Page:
Angus Nicol: piping connoisseur and Gaelic poet. Born: 11 April, 1933, in Leamington Spa, Warwickshire. Died, 30 September, 2016, in London, aged 83
Angus Nicol was a world expert on bagpiping music and lore, and a noted Gaelic scholar. Though not himself a player of the pipes, he knew every detail of the history and development of pipe music, be the subject ceol mor or piobaireachd, and did much research into the origins of tales such as the fairies’ gift of a silver chanter to a piping family of Skye.
Remembered by many as a shy, quizzical figure, given to peering over his glasses, Nicol was nevertheless a stickler for accuracy in the many different intellectual fields in which he excelled, and did not suffer others’ ignorance gladly.
He worked as a barrister in London, but at every opportunity would travel up to Scotland, and was well known at all the main Highland gatherings, his favourite being the Argyllshire Gathering at Oban. This he, told friends, he had attended every year of his life from the age of three in 1936, until 2015. He was twice, in 1983 and 1998, Senior Steward of the Gathering, and also served in other years as piping steward. He often presented awards to winning pipers. One award given each year is the Gold Medal of the Highland Society of London, of which he was Secretary.
In younger days he was a fine Highland dancer, a perfectionist at the Oban balls, and is remembered for his strong views about which version of the Reel of the 51st Highland Division – devised by men taken prisoner in the Second World War – should be adhered to. It is believed he learned it directly from its creators.
His pride in his Scottish origins was great: his family sprang from Kilninver, Argyll, where they had once owned an estate.
The child of divorced parents, Nicol cherished happy memories of sojourns, shooting rabbits and fishing with his grandparents, who still lived there.
In adult life he kept a boat at Ardfern, a few miles from Kilninver, and often stayed with friends in Argyll. A Roman Catholic, he attended Mass in Lochgilphead. He learned Gaelic by regularly attending courses at Sabhal Mor Ostaig on Skye, and thereafter taught the language to classes of his own in London. In 1981 he took issue with MPs’ tactics of talking out the Private Member’s Gaelic Language (Scotland ) Bill introduced by Donald Stewart, SNP MP for the Western Isles.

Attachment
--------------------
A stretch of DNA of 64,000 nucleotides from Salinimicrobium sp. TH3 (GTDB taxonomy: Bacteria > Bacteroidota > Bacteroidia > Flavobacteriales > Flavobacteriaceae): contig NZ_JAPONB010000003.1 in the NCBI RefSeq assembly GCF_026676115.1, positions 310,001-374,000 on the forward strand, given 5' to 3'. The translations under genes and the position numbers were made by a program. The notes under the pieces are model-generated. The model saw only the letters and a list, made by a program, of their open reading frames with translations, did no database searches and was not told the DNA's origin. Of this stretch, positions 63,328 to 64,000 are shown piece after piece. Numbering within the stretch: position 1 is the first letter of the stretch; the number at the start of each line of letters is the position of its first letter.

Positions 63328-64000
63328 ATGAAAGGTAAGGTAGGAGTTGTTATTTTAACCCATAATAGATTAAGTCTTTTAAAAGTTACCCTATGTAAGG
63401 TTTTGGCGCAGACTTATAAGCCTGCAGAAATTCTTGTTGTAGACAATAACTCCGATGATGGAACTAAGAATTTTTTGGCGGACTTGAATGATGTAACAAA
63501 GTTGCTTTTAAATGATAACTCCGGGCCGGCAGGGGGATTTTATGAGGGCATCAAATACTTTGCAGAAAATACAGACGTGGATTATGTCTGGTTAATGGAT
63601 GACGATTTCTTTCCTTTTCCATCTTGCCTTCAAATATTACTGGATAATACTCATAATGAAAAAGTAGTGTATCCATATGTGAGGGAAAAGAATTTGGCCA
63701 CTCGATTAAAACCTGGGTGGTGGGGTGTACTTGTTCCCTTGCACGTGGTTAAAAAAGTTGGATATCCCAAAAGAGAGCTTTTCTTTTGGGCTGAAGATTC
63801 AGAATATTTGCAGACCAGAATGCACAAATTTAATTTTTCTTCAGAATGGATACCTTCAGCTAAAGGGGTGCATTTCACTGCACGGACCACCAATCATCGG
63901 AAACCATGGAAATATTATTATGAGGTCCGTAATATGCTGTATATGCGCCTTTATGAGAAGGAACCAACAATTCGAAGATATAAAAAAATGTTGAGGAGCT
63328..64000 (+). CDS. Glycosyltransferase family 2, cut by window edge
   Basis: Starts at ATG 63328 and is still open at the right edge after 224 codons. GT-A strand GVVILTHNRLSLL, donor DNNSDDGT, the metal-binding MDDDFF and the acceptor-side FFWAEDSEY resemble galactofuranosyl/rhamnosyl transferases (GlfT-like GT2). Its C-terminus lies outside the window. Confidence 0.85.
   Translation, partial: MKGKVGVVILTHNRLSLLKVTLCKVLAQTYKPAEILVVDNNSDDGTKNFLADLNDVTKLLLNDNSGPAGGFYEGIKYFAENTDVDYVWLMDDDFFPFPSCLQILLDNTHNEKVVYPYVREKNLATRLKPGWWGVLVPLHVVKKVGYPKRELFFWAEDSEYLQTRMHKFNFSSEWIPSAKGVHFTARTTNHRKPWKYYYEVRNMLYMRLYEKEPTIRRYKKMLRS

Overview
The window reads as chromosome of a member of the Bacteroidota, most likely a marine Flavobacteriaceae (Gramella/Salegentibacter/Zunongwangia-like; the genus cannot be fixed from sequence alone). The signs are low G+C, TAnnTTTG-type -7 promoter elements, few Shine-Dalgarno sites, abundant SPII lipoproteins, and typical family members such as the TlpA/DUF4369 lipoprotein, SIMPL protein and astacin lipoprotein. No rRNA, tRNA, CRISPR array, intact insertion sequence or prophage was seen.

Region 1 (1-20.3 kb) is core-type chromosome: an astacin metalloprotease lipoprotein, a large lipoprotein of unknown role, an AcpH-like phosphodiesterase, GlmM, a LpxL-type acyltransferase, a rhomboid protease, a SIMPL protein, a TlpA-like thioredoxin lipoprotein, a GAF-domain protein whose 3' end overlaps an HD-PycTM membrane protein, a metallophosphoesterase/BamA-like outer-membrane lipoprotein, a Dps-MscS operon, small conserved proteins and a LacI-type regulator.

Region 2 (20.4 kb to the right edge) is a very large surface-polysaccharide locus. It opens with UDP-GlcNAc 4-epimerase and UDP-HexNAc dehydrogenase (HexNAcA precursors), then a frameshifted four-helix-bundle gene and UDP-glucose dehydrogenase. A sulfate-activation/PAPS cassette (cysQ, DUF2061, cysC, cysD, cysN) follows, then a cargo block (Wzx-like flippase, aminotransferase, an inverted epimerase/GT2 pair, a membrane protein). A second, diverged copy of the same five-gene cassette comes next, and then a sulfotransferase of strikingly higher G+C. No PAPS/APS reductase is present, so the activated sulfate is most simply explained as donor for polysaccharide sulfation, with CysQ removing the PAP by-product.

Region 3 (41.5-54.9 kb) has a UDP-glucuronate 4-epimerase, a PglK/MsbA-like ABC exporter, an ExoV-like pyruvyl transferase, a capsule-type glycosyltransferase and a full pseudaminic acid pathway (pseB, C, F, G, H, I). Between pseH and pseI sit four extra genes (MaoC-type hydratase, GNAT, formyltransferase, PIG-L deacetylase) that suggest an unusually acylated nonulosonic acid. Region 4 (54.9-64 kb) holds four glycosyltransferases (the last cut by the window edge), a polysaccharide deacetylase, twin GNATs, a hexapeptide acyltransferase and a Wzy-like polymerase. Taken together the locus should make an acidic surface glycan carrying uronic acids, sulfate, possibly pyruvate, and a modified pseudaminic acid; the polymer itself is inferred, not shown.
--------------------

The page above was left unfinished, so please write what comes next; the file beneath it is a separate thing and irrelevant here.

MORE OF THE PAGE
In 2004 Nicol submitted a learned paper to the Scottish Government at Holyrood about the necessity, as he saw it, of designating Gaelic an official language for Scotland. A meticulous speller of Gaelic, however, he was critical of Scotland’s Gaelic road-signs.
Nicol was President of the London Gaelic Choir, in which he sang and which he also conducted, and and with it won many competitions. At the Oban Mod in 2009 Nicol won the Bardachd competition with three Gaelic poems he had composed himself. He also owned a collection of Gaelic literature, and wrote stories in the language.
He considered entering Scottish politics: he once sought to become Conservative prospective Parliamentary candidate for Inverness, but was not adopted.
He did, however, glory in the title, from 1987, of Chieftain of the Clan MacNicol for all the lands south of the River Tweed.
Angus Sebastian Torquil Eyers Nicol was born in Leamington Spa, Warwickshire, the son of a Scottish father and an English mother. He had a sister, Elspeth, who survives him. He was educated at first by governesses, then at a school in Dorset, before going on to Britannia Royal Naval College, Dartmouth, from the age of 13 in 1947.
He stayed in the Royal Navy until 1956, attaining the rank of Sub-Lieutenant, and serving in the cruiser HMS Euryalus; in Motor Minesweeper (MMS) 1635; in the destroyer HMS Brocklesby, and in the minesweeper HMS Coquette.
He then became Literary Editor at the publishers Cassell & Co, before studying law part-time while working. He was called to the Bar at the Middle Temple in 1963. In 1968 he married Eleanor Denise Brodrick, always known as Denny, whom he met through mutual friends. They would have two daughters, Catharine, always known in the family as “Monster”, and Augusta, always called “Gorg”, short for “Gorgonzola”. Each night he would wish his daughters goodnight in Gaelic.
Nicol and his wife later separated, but did not divorce, and he thereafter lived in a flat in Chelsea when not in Scotland. His wife and daughters survive him.
Nicol dressed in tweed jacket and kilt or trews while attending Highland events, but at work in London as a barrister was seen in pinstriped dark suit, always with a waistcoat. He became a Recorder of the Crown Court, and was one of the chairmen of the VAT Tribunal.
Many judgments of his are regarded as significant, and admirers recall one in particular, in which he dismissed, in a judgment of great elegance, a demand by Customs & Excise to charge VAT on tips to nightclub dancers.
Nicol is remembered as championing old-fashioned ideas, which, friends hope, “will be remembered and live on into the future through his work with Gaelic, piping, and all things Highland”.